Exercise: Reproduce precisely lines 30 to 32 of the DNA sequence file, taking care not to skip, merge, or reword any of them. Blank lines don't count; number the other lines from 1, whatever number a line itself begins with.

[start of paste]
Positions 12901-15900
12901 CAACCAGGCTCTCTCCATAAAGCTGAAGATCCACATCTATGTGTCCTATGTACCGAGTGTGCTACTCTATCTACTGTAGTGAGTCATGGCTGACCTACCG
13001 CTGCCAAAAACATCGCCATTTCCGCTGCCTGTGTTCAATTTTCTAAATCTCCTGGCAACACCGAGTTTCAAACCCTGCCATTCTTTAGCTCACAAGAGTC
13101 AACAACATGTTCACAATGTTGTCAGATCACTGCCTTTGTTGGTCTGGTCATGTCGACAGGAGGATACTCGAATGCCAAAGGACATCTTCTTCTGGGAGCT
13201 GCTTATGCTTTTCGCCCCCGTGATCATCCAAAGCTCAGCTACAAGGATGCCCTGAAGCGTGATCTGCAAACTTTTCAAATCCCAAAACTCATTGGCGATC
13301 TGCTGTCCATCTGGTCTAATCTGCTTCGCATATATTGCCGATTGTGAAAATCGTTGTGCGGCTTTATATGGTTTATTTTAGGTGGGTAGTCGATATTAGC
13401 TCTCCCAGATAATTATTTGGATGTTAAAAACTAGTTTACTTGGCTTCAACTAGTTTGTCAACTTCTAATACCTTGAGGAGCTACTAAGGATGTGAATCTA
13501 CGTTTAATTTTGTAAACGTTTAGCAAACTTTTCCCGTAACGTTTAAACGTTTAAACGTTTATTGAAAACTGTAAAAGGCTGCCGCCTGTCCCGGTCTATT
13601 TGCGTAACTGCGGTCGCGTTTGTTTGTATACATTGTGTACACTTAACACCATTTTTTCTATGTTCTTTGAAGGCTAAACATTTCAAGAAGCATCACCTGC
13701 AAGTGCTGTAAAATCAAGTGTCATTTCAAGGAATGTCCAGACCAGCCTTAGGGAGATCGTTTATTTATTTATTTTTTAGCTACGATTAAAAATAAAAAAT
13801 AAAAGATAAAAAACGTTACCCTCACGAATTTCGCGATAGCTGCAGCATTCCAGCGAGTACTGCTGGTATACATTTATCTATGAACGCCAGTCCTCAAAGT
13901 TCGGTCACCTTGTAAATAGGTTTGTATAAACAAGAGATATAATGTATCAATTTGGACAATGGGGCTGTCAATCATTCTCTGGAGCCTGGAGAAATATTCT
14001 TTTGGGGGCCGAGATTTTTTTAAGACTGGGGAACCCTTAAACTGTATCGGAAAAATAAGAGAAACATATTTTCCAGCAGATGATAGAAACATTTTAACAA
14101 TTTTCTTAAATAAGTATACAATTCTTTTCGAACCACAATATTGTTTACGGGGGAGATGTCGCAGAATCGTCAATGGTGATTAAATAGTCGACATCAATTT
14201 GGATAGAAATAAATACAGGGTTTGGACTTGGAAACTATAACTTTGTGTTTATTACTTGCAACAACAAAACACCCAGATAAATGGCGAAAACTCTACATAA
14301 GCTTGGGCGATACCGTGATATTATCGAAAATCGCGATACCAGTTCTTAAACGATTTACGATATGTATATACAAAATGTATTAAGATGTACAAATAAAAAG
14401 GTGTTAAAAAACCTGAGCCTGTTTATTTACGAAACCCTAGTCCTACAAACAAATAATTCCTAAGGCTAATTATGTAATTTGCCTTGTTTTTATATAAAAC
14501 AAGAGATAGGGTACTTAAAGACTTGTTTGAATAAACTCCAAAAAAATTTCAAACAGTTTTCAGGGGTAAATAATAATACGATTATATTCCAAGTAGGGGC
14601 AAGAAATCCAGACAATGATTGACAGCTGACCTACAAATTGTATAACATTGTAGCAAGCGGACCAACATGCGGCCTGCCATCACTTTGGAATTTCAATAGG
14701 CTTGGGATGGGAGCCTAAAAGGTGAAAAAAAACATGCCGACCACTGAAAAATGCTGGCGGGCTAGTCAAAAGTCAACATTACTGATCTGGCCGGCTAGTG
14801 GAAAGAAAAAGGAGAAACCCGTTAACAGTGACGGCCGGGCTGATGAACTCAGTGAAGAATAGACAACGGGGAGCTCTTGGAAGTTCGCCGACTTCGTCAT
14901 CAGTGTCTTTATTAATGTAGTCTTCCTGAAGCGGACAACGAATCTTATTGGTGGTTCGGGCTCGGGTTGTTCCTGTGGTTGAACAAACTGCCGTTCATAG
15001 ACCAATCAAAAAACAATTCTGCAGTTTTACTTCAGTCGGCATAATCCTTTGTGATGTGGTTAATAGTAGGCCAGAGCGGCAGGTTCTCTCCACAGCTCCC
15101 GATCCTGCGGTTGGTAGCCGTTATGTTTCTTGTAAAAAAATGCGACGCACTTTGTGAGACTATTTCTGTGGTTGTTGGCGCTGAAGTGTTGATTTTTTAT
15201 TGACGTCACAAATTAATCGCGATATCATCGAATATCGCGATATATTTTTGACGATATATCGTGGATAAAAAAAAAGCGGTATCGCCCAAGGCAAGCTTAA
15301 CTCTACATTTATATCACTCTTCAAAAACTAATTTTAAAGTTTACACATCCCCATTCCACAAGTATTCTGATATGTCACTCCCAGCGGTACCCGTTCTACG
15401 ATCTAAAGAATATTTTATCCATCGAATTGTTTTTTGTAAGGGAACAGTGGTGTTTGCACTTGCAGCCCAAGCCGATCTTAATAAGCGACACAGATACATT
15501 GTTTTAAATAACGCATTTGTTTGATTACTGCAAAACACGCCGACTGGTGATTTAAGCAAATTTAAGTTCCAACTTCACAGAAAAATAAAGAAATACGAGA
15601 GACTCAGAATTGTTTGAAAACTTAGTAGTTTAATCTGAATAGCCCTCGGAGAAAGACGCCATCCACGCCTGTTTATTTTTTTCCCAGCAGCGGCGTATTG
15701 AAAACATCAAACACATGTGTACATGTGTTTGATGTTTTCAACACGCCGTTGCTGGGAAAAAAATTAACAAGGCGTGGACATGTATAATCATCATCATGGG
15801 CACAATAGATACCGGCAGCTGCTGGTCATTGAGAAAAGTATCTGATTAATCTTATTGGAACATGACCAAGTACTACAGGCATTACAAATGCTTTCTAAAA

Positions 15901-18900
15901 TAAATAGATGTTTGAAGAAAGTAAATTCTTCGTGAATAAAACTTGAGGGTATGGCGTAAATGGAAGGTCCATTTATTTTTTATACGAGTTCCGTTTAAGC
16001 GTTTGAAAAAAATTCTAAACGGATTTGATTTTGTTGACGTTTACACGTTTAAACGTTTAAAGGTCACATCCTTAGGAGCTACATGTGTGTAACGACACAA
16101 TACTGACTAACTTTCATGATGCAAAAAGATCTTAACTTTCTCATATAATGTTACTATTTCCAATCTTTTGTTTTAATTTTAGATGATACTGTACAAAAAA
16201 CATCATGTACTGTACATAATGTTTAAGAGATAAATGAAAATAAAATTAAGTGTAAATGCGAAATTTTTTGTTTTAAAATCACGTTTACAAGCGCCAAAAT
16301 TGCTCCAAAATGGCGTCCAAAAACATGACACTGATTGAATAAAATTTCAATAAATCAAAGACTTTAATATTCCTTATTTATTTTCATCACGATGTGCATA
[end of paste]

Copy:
15701 AAAACATCAAACACATGTGTACATGTGTTTGATGTTTTCAACACGCCGTTGCTGGGAAAAAAATTAACAAGGCGTGGACATGTATAATCATCATCATGGG
15801 CACAATAGATACCGGCAGCTGCTGGTCATTGAGAAAAGTATCTGATTAATCTTATTGGAACATGACCAAGTACTACAGGCATTACAAATGCTTTCTAAAA

Positions 15901-18900